The Montessori pedagogy

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Maria Montessori

Maria Montessori


Maria Montessori was Italy’s very first woman to graduate from medicine in the last century. Through her scientific and psychological knowledge, she brought about a new take on children and education.

In 1884, Maria experienced a great interest in mathematics and cooking. She then joined a technical college for boys where she discovered biology and decided to become a doctor. In 1890, she managed to enter university to study sciences, and despite great difficulties, in 1892, once her Bachelor under her belt, she succeeded in integrating the faculty of medicine and got a scholarship.

At 26, Maria Montessori became one of the first women to graduate in medicine in Italy. She then worked for two years at the psychiatric clinic of the University of Rome. There, she studied the behaviour of young patients who were mentally challenged. She discovered that these children had no game at their disposals even though they needed those types of activities to progress and needed to use their hands to develop their mental abilities.

During  the 1899 Pedagogical Congress of Turin, Guido Bacceli, Minister of Education, asked Mariar to give lectures in Rome  Then Speaking of deficient children (in the medical sense), she notably said:


« I had the intuition that the problem of these deficient children was less medical than pedagogical … I was doing a moral education report ».

Shortly after, she created an orthophrenia school. She trained teachers and made them aware of the importance of observation:

« observe and do not judge.»

  • In 1901, she started looking at regular children. She undertook studies in psychology and philosophy.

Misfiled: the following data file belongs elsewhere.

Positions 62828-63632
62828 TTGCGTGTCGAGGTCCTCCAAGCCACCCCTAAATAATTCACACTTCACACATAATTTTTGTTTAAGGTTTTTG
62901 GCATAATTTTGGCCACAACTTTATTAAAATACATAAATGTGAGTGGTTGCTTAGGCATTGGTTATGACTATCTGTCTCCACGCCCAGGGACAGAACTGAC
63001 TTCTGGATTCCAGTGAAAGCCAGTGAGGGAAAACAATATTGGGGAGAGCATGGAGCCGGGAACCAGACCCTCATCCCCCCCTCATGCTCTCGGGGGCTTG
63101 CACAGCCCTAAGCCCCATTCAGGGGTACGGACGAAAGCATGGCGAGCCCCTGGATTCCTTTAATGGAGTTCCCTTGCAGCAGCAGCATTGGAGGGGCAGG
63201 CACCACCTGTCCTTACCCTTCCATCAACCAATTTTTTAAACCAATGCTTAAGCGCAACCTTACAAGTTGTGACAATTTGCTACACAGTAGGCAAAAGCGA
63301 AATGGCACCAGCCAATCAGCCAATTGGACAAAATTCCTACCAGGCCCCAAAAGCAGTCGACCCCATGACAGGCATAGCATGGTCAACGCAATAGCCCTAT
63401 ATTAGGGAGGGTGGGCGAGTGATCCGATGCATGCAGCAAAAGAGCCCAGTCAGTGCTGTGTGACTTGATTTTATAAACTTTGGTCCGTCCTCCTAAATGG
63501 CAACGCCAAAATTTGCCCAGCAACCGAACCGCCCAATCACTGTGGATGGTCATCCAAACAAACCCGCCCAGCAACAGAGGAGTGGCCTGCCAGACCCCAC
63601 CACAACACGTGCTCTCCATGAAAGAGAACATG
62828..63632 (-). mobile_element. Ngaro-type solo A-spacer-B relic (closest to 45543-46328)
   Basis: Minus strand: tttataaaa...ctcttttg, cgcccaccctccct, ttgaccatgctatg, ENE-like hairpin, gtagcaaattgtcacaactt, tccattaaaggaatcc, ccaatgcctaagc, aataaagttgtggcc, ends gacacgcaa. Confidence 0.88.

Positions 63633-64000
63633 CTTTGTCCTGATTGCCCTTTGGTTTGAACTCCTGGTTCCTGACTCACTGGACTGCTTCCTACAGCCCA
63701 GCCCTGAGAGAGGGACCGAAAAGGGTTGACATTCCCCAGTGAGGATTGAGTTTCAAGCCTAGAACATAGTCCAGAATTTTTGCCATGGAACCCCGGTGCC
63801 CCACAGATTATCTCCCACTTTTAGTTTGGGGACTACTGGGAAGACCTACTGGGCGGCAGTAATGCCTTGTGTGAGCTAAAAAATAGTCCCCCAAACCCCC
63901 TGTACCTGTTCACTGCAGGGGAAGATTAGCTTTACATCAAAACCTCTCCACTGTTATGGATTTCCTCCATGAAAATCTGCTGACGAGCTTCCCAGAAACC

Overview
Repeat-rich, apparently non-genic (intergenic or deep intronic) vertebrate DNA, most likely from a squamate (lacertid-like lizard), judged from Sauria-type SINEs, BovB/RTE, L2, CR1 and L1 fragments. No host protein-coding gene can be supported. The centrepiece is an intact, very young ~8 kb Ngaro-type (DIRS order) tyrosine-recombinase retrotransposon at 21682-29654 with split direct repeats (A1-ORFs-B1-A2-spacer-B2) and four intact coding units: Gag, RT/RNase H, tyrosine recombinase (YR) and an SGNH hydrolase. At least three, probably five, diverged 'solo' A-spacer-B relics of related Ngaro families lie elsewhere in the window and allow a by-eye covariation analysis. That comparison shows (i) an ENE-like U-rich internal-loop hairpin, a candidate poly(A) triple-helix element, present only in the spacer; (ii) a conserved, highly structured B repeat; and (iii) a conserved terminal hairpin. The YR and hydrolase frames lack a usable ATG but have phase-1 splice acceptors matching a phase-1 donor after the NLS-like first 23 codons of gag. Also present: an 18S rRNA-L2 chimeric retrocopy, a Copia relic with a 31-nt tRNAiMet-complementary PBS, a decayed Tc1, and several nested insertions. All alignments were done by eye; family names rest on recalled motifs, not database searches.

• In 1906, she looked after regular preschool children, for whom she’ll develop her innovative pedagogical method.

The first children houses

The creation of the first children house (Casa dei bambini) took place in 1907. To improve life in the neighbourhood, an organisation began to work on the construction of two buildings to group the population living in this slum. The director then asked Maria Montessori to organize the children’s lives in these buildings, according to two specific goals :

  • Regroup all these children and prevent them from wandering and spreading disorder,
  • provide better hygiene and establish a family harmony.

Parents havdfree access to the school. In return, they had to ensure the cleanliness and the good behaviour of the children. The teachers had the obligation to live in the building in order to optimise their work with the parents, in the shared goal to educate the children. La Casa dei bambini became a research base, an experimentation laboratory where Maria Montessori built and tried her method. Many associations and charitabe organisations are asking her to create children’s houses at the time. She multiplied her travels to carry out conferences and organise teacher training courses.

In 1929 she founded the International Montessori Association which aims to preserve, spread and promote the educational principles and practices she developed for the full development of the human being.

In 1952,  she came back to Europe, first in Italy but prefer to settle in the Netherland. She passed away there in 1952, she was 81 years old.

Today there are more than 22 000 Montessori Schools spread on  five continents. Many studies showed the interest of that pedagogical method for children of war victims and autistic kids.

Source : wikipédia.

The pedagogical material

The material is in free access within the classroom so that the child can choose his own activity and settle wherever she/he wants. The child uses all the needed available space, carries objects and moves around. This helps with the development of their motor skills.